Finally, on our last day, we visited the Imperial Palace East Garden. We had already been here the day before, on a Friday, when the entrance was closed. So we had to come back the next day, a cloudy Saturday. But we still enjoyed the visit.
The entrance to the East Garden is the Ote-mon, once the main gate of Ieyasu Tokugawa’s castle. Not much is left over from the former Honmaru (main circle) and Ninomaru (secondary circle) areas of Edo Castle, just the moats, walls, entrance gates and several guardhouses still exist.
Edo Castle was the residence of the Tokugawa shogun who ruled Japan from 1603 to 1867. Emperor Meiji also resided there from 1868 to 1888 before moving to the newly constructed Imperial Palace.
A wide lawn and the remaining foundation of the former castle tower can be found on top of the hill, where the castle’s innermost buildings once stood (the tower was destroyed in a fire in 1657 and never rebuilt).
In place of the former buildings in the Ninomaru at the foot of the hill, a nice Japanese style garden has been created. The garden itself is lush with dense vegetation, beautiful flowers and plants. Symbolic trees that represent each prefecture in Japan have been planted.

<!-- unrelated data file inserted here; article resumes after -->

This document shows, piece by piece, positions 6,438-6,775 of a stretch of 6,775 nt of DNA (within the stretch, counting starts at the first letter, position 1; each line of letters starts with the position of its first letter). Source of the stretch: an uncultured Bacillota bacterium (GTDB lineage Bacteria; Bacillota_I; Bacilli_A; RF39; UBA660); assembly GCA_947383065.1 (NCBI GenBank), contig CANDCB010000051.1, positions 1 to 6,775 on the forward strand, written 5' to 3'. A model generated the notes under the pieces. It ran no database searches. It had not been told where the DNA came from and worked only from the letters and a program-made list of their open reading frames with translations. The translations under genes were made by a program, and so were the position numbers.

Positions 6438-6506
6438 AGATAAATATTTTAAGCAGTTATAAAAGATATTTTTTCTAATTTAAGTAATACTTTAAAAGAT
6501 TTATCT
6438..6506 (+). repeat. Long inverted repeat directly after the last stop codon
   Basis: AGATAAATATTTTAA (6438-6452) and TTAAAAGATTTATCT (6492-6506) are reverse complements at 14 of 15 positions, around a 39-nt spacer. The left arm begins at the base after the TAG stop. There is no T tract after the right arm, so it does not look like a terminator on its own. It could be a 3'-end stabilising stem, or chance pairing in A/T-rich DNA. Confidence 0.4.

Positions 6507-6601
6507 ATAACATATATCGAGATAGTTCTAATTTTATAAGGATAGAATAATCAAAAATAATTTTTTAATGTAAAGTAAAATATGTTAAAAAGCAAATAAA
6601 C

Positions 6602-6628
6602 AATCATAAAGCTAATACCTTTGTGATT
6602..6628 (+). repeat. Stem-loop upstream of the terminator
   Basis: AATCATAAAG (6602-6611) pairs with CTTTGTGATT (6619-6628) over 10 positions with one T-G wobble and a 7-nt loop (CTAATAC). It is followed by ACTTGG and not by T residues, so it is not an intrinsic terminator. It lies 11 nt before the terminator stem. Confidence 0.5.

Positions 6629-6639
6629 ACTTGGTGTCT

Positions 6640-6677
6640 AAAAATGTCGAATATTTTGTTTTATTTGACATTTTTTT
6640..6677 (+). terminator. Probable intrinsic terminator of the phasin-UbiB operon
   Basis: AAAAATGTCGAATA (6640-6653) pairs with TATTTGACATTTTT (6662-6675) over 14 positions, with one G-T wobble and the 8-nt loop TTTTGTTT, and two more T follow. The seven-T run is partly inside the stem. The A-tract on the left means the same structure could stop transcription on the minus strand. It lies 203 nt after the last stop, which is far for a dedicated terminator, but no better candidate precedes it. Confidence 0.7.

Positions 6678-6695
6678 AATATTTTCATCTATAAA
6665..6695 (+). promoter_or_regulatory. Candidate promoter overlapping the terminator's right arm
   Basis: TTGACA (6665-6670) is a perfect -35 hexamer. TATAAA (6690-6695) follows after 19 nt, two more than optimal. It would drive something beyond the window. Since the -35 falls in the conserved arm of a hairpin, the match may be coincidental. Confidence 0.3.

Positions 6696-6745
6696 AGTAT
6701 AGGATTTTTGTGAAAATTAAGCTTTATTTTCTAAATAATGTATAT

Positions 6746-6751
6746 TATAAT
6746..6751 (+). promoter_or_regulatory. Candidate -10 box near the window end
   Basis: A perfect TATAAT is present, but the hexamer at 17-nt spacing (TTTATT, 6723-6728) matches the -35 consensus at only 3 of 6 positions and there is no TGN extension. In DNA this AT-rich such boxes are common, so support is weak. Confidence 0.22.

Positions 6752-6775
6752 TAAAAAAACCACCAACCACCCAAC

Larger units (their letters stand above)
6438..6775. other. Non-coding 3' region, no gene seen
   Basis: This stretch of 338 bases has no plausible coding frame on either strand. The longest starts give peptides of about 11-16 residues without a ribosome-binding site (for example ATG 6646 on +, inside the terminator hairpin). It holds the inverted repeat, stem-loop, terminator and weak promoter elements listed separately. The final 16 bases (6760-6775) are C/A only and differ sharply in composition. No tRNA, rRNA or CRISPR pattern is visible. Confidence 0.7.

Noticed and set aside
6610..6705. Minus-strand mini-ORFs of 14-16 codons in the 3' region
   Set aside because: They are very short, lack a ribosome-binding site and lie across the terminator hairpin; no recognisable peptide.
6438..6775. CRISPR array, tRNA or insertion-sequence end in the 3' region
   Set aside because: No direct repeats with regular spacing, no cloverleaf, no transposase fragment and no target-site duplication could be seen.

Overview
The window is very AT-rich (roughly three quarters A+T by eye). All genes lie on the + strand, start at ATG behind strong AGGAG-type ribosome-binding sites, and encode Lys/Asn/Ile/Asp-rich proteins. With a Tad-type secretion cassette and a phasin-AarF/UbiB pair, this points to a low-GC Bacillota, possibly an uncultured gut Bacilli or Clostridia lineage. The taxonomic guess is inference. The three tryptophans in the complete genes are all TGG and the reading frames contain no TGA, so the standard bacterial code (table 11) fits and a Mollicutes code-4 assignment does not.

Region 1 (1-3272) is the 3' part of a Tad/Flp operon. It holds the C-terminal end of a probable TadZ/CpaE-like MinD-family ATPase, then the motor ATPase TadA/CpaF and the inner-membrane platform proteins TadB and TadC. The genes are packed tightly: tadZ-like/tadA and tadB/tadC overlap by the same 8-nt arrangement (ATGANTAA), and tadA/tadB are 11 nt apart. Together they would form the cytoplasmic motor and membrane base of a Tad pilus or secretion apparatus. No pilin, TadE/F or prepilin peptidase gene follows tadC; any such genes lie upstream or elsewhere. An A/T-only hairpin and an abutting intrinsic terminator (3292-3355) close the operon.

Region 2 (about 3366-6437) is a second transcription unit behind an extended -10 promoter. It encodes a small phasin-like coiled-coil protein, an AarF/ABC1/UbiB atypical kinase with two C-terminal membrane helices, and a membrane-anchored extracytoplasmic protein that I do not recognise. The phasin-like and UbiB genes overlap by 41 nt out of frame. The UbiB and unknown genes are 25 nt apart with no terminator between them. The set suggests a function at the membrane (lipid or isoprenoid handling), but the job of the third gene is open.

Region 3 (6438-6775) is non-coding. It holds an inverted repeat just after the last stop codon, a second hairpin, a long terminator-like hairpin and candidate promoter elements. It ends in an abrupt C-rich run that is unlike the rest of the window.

The 210,000 square meter garden was completed in September 1968, and has been open to the public since 1 October of the same year, except when it is used for court functions. The Toukagakudo (Imperial Concert Hall) and Sannomaru Shozokan (Museum of the Imperial Collections), as well as buildings housing the Imperial Household Agency’s Music, Archives and Mausolea departments, are located within this garden.
- The park is open from 9am to 4pm (5pm in summer)
- On Mondays, Fridays, New Year (Dec 28 to Jan 3) and some special occasions the park is closed
- There is no admission fee – you can pick up a free map at the small cafe and also explore a small exhibition in the Sannomaru Shozokan
- If you want to visit the Imperial Palace, you have to apply in advance – more info is on this website